# Make this exactly match the spec.issuer of your Supervisor's FederationDomain. # Note: It seems like the kube-apiserver pod cannot resolve `cluster.local` # DNS names, so don't use one of those DNS names as the issuer. --oidc-issuer-url="https://my-supervisor.example.com/my-issuer" # This is only required if the kube-apiserver pod is not going to trust your # Supervisor's FederationDomain's TLS certificates, e.g. if you used a # self-signed CA. Make this match where you mounted the CA PEM file into # your control plane node's filesystem, which must be under a directory # that the kube-apiserver container is going to volume mount. --oidc-ca-file="/etc/ca-certificates/supervisor/root-ca.pem" # Choose a unique value for each cluster here. By making this unique, the # Supervisor will be able to issue ID tokens for this cluster that cannot # be used on any other cluster, which improves security. Do not use the # special value "pinniped-cli" or any value that contains the substring # ".pinniped.dev", because these special values are reserved for other # purposes. --oidc-client-id="my-cluster-342klb7h" # Use these exact values. These are based on how the Supervisor issues ID # tokens. Do not change these values. --oidc-signing-algs="ES256" --oidc-username-claim="username" --oidc-groups-claim="groups" # These are optional, use any value you prefer here, or do not set these flags. # These strings will be prepended to the username and group name strings # that were determined by the Supervisor during user authentication to decide # the final username and group names, but only on this cluster. Refer to the # Kubernetes kube-apiserver docs for more information about these flags. --oidc-username-prefix="pinniped:" --oidc-groups-prefix="pinniped:"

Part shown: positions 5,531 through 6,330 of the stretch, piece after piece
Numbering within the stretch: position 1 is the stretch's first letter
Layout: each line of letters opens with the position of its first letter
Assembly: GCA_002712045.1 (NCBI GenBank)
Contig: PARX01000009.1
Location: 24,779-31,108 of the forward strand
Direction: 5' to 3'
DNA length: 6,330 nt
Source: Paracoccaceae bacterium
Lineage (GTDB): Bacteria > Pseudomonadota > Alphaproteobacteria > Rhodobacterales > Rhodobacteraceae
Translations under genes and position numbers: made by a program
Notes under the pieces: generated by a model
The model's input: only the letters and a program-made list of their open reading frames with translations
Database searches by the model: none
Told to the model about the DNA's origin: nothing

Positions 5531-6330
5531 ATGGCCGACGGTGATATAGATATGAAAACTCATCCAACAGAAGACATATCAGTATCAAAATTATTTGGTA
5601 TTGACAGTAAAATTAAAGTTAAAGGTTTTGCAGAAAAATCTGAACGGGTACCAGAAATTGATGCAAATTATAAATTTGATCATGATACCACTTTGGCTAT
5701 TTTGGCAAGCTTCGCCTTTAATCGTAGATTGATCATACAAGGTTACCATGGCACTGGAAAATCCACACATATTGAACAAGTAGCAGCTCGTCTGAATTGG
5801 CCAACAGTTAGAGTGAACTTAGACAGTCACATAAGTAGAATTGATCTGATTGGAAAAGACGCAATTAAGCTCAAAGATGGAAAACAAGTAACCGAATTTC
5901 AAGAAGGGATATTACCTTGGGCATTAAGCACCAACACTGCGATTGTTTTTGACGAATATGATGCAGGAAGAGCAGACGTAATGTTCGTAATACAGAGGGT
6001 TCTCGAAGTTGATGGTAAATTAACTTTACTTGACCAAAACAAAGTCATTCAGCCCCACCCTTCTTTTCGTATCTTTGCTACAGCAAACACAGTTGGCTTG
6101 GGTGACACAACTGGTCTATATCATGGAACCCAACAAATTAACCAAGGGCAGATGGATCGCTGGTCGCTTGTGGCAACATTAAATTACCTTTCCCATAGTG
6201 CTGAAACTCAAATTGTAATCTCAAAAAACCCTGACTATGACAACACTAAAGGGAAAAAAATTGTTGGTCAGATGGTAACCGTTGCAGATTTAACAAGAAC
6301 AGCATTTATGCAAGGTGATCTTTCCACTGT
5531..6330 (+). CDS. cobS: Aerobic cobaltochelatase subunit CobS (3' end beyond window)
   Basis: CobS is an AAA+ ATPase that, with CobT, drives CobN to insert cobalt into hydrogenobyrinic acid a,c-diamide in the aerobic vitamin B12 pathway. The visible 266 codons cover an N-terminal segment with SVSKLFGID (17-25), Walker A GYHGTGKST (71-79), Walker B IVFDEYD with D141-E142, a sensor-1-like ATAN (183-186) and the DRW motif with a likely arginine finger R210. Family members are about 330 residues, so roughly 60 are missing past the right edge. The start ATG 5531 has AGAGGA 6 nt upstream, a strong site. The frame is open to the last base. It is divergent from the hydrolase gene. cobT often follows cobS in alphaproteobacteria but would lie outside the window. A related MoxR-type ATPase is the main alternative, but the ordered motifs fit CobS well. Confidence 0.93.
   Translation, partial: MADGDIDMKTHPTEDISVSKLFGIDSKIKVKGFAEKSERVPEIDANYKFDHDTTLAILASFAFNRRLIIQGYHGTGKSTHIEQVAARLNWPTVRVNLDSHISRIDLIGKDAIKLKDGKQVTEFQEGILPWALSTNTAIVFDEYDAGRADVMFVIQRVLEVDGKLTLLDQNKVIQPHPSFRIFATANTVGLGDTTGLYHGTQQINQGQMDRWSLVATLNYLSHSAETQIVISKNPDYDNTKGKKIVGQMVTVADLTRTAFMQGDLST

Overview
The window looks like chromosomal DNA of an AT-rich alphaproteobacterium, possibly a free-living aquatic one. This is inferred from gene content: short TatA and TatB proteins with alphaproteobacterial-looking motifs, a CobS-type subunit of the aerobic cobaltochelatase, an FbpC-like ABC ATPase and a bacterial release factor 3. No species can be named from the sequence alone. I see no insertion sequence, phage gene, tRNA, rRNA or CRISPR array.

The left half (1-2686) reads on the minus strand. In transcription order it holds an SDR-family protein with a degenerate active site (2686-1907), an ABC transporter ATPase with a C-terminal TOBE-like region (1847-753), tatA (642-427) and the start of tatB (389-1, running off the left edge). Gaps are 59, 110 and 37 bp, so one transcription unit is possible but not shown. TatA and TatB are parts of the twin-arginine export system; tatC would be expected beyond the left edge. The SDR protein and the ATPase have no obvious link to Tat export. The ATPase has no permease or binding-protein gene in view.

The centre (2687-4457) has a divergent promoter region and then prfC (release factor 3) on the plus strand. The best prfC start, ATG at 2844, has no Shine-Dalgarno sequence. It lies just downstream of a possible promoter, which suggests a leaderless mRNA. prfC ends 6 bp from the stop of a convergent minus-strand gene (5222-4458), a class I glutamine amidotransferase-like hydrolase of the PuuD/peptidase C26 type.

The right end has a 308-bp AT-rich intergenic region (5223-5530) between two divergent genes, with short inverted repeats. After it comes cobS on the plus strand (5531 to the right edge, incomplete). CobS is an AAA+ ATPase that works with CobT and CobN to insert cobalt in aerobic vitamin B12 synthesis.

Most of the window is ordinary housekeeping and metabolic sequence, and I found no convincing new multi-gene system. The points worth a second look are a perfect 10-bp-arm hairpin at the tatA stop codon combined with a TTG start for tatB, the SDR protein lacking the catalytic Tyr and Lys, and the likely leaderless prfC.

--oidc-client-id to choose a string that is unique for each cluster. This could be a GUID or some other random